The 101 for Mountain Biking


What someone mentions mountain biking, what comes to mind? Probably a scene involving dirt, rocks, roots, gravel, mud and other terrain. Mountain biking involves negotiating your way around or over obstacles like rocks or roots, climbing hills and descending slopes. More bike handling skills come into play in mountain biking compared to road riding as the terrain is ever changing. Mental fitness plays a part as riders with cooler and calmer temperament will find it easier conquering technical terrain. On the trails, your body and bike need to be dynamic in position and movement as the terrain changes. If you don’t adjust, the trail will adjust your body and your bike in many painful ways. Here are 10 essential skills that you can practice to transform you into a proper off road warrior.


When approaching a climb the first thing to do is to change gears. Start in a very low gear as it is easier to change into a higher ratio (heavier gear) if you want to go faster or find yourself pedalling too fast. Your cadence should be around 75 to 85 r.p.m. while climbing, so shift gears to maintain a consistent cadence.

Secondly, shift your body to the front of the bike by sliding your hips forward, perching on the nose of the saddle. Stay low at the front and drop your elbows like you’re pulling or tugging on the handlebars. Your body should feel or look like it’s in a fetal position from the side view. If the front wheel wobbles that means your weight is not far enough forward.


To increase traction on uphills without letting the front wheel wobble as though the bike has a mind of its own. Take charge and nail those climbs!


To go downhill in fun and safety, first and foremost, get out of the saddle. Stand on the pedals at all times when descending. Push your hips to the rear, which automatically shifts the center of gravity to the middle of the bike while descendin. Drop your heels, using the soles to prevent your feet from slipping and maintaining better grip on the pedals. Spread your knees to allow the bike to move freely between your legs. Spread your arms wide, in a ‘push up’ position. Keep your torso and head low to stabilise your position. From the side, your body will form the letter ‘L’. Keep your eyes pointed at where you want to go and look far enough ahead to scan for obstacles.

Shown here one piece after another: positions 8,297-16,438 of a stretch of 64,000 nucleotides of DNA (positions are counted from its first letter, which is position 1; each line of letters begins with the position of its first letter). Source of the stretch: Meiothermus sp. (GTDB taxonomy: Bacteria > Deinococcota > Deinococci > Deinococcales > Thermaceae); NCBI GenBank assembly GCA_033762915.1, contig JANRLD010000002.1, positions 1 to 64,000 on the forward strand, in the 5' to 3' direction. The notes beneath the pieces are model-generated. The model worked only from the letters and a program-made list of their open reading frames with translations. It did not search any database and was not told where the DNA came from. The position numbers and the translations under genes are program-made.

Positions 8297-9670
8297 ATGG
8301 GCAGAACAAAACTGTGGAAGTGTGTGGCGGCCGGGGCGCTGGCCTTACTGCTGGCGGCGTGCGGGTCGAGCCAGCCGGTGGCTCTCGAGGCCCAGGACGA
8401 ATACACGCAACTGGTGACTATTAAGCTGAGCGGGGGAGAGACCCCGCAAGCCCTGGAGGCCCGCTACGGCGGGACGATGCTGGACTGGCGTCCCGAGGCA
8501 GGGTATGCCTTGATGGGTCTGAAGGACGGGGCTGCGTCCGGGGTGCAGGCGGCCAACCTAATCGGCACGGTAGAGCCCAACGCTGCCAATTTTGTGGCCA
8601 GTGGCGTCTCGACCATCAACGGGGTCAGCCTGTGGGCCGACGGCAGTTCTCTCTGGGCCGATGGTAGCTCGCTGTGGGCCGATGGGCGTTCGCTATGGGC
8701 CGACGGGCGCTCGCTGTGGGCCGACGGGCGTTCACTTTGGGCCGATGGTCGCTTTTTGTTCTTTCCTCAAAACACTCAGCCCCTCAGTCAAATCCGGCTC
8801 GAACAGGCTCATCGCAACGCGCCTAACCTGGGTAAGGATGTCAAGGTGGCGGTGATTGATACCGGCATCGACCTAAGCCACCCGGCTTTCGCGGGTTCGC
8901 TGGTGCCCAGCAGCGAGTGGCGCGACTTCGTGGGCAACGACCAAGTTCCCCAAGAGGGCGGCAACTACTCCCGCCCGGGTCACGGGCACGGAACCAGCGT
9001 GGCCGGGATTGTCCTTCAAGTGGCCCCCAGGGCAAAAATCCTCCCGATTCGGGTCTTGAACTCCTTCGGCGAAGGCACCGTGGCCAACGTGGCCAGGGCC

For maximum control while bombing down those descents, along with more confidence and stability.


When cornering, traction is something all riders look for. To corner fast and safely, start by leaning the bike into the corner. As you enter the corner, keep your eyes, chest and hips facing your exit point. Elbows should be spread wide to enable a confident and strong position. The outside pedal should be at the 6 o’clock position when you approach the turn with your legs fully extended and your body out of the saddle. This keeps the weight on the tyres and lets you shift your weight back and forth depending on the trail gradient and maximising grip. Keep your body close to bike to lower the center of gravity, like a sports car.


To corner smoothly, safely and maximise tyre grip at the apex.


Face uphill, and choose a gear that gives immediate pedalling resistance. Pedal forward at a slow pace and gradually slow until you come to standstill. Stand up, place your pedals at the 3 and 9 o’clock position as you stop and turn the bars at a 45° angle facing into the hill. If the bike rolls backwards, apply pressure to the forward foot to move the bike forward slightly, which will bring the bike back under you. Brakes should feel like they’re locked but slack enough to allow you pedal against the resistance. Your center of gravity should be slightly forward. The chain should be Let Loosein tension.


Track standing improves your bike balancing on the trails. Practising track standing gives you the option of choosing different lines, especially on technical trails when speeds are low.


When tackling rough and uneven terrain, keep your arms and legs moving while you stand up with your feet on the pedals at the middle position. Drop your heels lower than your toes, with your elbows spread and at least 1 finger covering the brake levers. Select the gear you need to match your speed so that you can accelerate when required. Your limbs will act as suspension, absorbing the bumps from the trail. After absorbing a bump, come back your loose position like any suspension component.


Being smooth is key to maintaining traction. Stiff arms and legs will make you tired and tense. Being loose allows you to maintain control when the going gets rough and fast. Not absorbing impacts will have your body bouncing and rattling and affect your vision.

Jessen Lee
Cycling & Fitness Coach

Jessen Lee is a Level 2 Sports Science Coach, specializing in cycling skills and performance, triathlon and general physical fitness. Certified by Majlis Sukan Negara, PMBIA, and ITU, he also conducts group and personal coaching sessions under The Ride School for road, off-road cycling, and triathlon for all levels. With 20 years of training, racing, and coaching experience, he passionately shares his love for sports with the community.



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